Here’s Why the BOJ Won’t Interfere to Stop Yen’s Fall


  • The yen touched a 24-year low.
  • The Bank of Japan is unlikely to arbitrate as inflation remains subdued.
  • Wage inflation pressures stay low.

The Japanese yen (JPY) sees extended declines as it touched new 24-year lows against the United States dollar. Yesterday’s trading sessions saw it plunging towards the 136.70 low – an area never witnessed since 1998.

Apart from the declines, one should observe the pace at which the yen loses its value. The currency has lost over 15% against the United States dollar and its other peers since March 2022. Moreover, this isn’t the first time the yen saw such aggressive moves. Mixed innovation policies slumped the currency lower (back then) when it hovered beneath 80% against the dollar.

The Bank of Japan is among the leading banks that smoothened financial policy as the nation saw low inflation and growth for multiple years. Meanwhile, BOJ resorted to yield curve control, qualitative easing, and quantitative easing programs to bring inflation near 2%, the bank’s target.

BOJ Battled for Years to Ensure Higher Inflation

Inflation or its absence has been the main challenge for the BoJ within the last decades. Leading banks in steady economies boast a price stability mandate, defined by an inflation level of 2%. Central banks consider 2% far from zero, ensuring space to navigate interest rates whenever the economy requires stimulus.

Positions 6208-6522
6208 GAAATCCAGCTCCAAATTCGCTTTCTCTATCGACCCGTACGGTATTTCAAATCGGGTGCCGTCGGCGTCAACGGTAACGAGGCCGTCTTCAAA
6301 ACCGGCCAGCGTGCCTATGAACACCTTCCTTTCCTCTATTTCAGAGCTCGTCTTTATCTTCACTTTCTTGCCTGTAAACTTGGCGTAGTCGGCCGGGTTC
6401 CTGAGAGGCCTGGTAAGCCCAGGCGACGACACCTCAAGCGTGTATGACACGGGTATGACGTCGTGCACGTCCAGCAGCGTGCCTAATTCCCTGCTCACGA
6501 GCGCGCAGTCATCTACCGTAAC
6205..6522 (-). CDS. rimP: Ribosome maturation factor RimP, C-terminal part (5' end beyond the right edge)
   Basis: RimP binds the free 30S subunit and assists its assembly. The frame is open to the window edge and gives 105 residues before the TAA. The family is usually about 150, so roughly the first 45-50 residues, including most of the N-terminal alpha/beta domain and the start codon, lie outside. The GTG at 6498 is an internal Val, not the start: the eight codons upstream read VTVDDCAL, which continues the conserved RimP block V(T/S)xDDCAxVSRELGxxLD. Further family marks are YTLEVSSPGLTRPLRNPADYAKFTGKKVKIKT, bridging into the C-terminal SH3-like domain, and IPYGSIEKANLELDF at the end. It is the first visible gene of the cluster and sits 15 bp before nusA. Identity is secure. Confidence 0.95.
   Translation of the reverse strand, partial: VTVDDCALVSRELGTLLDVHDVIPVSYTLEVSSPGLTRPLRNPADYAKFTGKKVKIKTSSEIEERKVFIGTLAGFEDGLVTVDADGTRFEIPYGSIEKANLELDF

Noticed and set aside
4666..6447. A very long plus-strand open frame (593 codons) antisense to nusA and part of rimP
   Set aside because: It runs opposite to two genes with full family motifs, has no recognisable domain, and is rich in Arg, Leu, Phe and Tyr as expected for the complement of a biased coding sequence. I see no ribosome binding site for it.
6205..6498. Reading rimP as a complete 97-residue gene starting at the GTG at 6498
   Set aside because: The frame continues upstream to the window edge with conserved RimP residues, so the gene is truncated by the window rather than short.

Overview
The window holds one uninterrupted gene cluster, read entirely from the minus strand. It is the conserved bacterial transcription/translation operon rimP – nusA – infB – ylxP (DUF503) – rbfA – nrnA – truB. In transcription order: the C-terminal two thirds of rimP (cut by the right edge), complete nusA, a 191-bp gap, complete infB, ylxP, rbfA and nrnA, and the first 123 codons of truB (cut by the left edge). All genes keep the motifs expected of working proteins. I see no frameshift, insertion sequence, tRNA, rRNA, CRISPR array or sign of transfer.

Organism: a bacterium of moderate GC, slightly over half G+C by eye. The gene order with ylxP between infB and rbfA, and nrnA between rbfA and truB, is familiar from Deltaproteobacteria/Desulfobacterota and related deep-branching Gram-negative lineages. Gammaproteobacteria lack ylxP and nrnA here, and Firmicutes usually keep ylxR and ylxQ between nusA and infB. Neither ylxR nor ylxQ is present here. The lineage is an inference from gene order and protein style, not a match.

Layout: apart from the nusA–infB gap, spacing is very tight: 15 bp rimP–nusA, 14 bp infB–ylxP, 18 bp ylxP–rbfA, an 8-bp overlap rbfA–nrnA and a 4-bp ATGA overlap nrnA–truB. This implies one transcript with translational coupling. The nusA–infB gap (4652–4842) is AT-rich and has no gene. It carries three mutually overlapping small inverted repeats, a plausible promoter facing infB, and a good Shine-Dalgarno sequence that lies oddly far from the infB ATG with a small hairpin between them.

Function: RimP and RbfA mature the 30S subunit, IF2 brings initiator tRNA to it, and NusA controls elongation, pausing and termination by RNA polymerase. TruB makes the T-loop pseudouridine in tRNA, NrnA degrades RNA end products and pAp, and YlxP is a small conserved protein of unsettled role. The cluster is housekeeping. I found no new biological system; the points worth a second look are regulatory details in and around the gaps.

Nevertheless, the Bank of Japan saw challenging placing inflation at a positive level, leave alone the target of 2%, regardless of acting more than other banks in easing financial policies.

However, inflation has begun climbing. The Consumer Price Index (CPI) and the Producers Price Index (PPI) should follow. Still, the two have a gap, and the Bank of Japan would likely prefer higher CPI before planning to shift its policy.

Japan’s Wage Inflation Still Low

Japan is yet to witness wage inflation. Wages remain crucial in surging inflation, and though some signals indicate Japan’s wage inflation took hold, the BOJ remains unbothered, at least for now.

YCC Policy Has BOJ Easing While Oher Banks Tighten

The YCC program contributed to most of the yen’s recent depreciation. Global yields remain elevated, and Japan isn’t immune. However, the BOJ continued to buy bonds to prevent yield surges.

Global yields will surge as other central banks hike rates, forcing the BOY to more policy ease. Japanese yen would see pressure until this vicious cycle completes. Thus, investors should wait for more upsurges in the USD-JPY and other yen pairs.

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